Vanilla - One of the most popular perfume scents, Vanilla is easily recognizable for its sweet, decadent, and rich. Acting as a base note in fragrance formulation, Vanilla's creamy and warm aroma blends well with an array of other aromas, namely incense, woody, and oriental scents. Possessing an exquisite versatility, Vanilla can be blended into a perfume to add sweetness, depth, and warmth, as well as smooth out any rough edges. Vanilla is featured in famous fragrances including Un Bois Vanille by Serge Lutens, Tom Ford's Tobacco Vanille, Yves Saint Laurent Black Opium, Prada Candy Kiss, Lord of Misrule by Lush, and Chanel Coco Noir.
Patchouli Essential Oil - Extracted from the fragrant Pogostemon cablin herb grown in Malaysia and India, Patchouli is a strong, herbaceous base note that is balanced by musky, earthy, and balsamic accents. Patchouli is a staple in fragrances that are oriental, earthy, and fougère in nature. This mossy, sharp scent has been used in perfumery for centuries, and is most prominent in fragrances including Le Labo's Patchouli 24, Chanel's Coromandel, Tom Ford's White Patchouli, and Lush's Lord of Misrule.
Jasmine Absolute - Regarded as the "King of Perfumery", Jasmine Absolute is highly desired by formulators due to its complex aroma that is sweet, intensely floral, and balanced by musky-animalistic undertones. Acting as a middle note, Jasmine has the ability to balance out a fragrance blend while adding an irresistibly romantic aura. The two main species used to make Jasmine Absolute include the day blooming and feminine Royal Jasmine (Jasminum grandiflorum), and the night blooming, muskier, more masculine Arabian Jasmine (Jasminum sambac). Jasmine's full-bodied aroma is featured in the ever-famous Chanel No. 5, as well as in Dior Eau Sauvage, J'Adore Dior, Femme by Rochas, Viktor & Rolf Flowerbomb, Oscar Jasmine by Oscar de la Renta, and Glam Jasmine by Michael Kors.
Rose Absolute (Bulgaria) - Another staple in modern perfumery, Rose Absolute is hailed as the "Queen of Fragrance" for its delicate yet rich, intricate aroma that closely resembles the scent of true rose. Having been distilled in Bulgaria for over 300 years, almost 4000 kilograms of rose petals are required to produce 1 kilogram of pure rose oil. While it is one of the most expensive ingredients in perfumery, its exquisite quality allows a small amount to go a long way, allowing formulators to get the most out of their investment. Rose Absolute is featured in an array of classic and cult-favorite fragrances, including Chanel No. 5, Chanel Coco Mademoiselle, Dior Miss Dior Rose N'Roses, Tom Ford Rose Prick, Marc Jacobs Daisy Eau So Fresh, Rose Jam by Lush, and Chloe Roses de Chloe.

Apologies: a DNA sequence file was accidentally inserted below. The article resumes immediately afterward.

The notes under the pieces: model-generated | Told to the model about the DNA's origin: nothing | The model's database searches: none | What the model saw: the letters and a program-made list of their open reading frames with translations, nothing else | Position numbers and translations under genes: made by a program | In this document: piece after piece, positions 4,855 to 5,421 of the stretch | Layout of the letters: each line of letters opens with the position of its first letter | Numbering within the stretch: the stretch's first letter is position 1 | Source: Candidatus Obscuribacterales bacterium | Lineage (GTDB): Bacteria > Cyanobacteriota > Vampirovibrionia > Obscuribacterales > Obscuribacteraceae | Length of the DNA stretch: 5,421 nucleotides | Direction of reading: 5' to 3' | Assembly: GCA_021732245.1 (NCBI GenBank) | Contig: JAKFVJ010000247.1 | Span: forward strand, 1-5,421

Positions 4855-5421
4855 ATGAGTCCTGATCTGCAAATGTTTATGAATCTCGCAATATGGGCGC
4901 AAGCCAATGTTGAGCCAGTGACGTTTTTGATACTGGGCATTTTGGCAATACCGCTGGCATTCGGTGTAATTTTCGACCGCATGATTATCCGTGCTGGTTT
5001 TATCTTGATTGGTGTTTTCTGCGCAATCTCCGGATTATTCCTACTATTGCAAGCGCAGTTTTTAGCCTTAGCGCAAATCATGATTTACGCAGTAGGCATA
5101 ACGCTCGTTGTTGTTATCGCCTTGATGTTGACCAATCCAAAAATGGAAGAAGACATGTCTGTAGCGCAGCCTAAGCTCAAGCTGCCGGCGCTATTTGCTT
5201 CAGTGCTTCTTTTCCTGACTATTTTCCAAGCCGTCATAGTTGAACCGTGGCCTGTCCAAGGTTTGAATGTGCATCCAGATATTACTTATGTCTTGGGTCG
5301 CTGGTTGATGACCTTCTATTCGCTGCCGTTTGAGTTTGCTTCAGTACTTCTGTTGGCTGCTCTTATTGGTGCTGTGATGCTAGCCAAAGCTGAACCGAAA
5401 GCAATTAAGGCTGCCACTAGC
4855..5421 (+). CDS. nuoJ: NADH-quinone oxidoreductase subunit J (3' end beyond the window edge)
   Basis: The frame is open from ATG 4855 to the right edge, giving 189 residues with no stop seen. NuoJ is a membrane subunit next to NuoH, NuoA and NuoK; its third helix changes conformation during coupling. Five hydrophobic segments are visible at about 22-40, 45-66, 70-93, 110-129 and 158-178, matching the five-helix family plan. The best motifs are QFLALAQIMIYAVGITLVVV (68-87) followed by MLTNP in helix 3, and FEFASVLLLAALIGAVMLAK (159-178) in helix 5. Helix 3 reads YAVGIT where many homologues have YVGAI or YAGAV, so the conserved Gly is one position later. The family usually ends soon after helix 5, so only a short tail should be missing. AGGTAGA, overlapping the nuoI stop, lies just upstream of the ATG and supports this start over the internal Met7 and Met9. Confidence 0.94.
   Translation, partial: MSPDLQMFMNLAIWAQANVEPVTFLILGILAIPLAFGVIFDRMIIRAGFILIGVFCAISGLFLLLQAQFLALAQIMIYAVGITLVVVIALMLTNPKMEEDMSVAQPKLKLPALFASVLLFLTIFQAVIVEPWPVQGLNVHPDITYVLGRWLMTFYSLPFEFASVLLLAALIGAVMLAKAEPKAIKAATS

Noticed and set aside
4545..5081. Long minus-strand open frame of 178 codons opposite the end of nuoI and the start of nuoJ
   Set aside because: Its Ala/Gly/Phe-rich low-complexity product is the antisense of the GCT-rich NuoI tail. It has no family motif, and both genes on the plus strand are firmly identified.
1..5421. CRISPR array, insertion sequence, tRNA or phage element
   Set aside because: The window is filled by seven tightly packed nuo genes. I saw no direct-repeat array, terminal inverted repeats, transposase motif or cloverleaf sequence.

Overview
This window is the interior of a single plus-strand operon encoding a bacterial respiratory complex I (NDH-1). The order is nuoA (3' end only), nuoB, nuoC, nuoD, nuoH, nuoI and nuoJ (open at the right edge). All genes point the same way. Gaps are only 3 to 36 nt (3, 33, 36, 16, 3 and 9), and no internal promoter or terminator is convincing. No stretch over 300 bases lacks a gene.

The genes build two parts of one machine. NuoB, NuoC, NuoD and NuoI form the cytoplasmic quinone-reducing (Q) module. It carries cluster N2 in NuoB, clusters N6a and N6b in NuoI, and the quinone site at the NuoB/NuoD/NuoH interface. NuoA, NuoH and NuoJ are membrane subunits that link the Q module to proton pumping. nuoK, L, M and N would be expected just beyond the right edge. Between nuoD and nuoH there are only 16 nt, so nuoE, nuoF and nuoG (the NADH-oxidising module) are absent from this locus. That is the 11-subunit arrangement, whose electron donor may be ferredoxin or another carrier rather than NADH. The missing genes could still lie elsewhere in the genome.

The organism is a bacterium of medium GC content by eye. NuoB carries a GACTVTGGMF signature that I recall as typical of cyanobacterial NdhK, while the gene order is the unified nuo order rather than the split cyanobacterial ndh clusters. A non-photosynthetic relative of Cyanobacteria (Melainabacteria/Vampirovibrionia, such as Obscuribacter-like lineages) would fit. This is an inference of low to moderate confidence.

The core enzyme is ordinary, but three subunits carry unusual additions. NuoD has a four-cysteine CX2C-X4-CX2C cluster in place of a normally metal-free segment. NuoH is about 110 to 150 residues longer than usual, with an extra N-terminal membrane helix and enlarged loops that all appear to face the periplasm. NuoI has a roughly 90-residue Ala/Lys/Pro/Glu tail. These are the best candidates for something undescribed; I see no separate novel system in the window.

TIPS FOR CREATING YOUR OWN PERFUMES
If you choose to blend your personal perfume according to note, keep in mind that the top note will be the first scent you notice upon application, and is the quickest to evaporate. Over time, the middle note will become more prominent, and finally, the base note will be the last scent that you smell. It is also worth noting that your essential oil perfume will interact with your personal chemistry, which will also cause the aroma to change the longer you wear it.
Typically, a 1:1:1 ratio between the top, middle and base notes is recommended when blending your own perfume. For a sharper fragrance, you can blend a ratio of up to 4:2:1.
Begin by placing one drop of your base note of choice into a dark amber glass bottle. Be sure to smell the aroma at each stage of blending. Next, add the middle note and swirl the mixture to blend it evenly. Then, add one drop of the top note and swirl to blend. Smell the mixture, and feel free to add up to two more drops of each of the oils until you reach your desired scent.
To make the fragrance last longer, consider mixing the essential oils with a stable vegetable oil, such as Jojoba, as the base.
CONTRAINDICATIONS FOR ESSENTIAL OILS
All New Directions Aromatics Essential Oils and Absolute Oils are for external use only. They should not be ingested and should not be stored within the reach of children, in case of accidental ingestion. As with essential and carrier oils, a patch test should be conducted on the inner arm or another generally insensitive area of skin, using a dime-size amount of the specified oil to check for sensitivities. An absence of an allergic response within 48 hours suggests that the oil is safe to use.
With responsible use and proper dilution, the topical application of most Essential Oils and Absolute Oils are generally known to be safe. However, irritations, allergies, rashes, and other side effects are possible. In the chance of an allergic reaction, discontinue use of the product and see a doctor, pharmacist, or allergist immediately for a health assessment and appropriate remedial action. To prevent side effects, consult with a medical professional prior to use.
Essential or carrier oils must never be used near the eyes, inner nose, and ears, or on any other particularly sensitive areas of skin.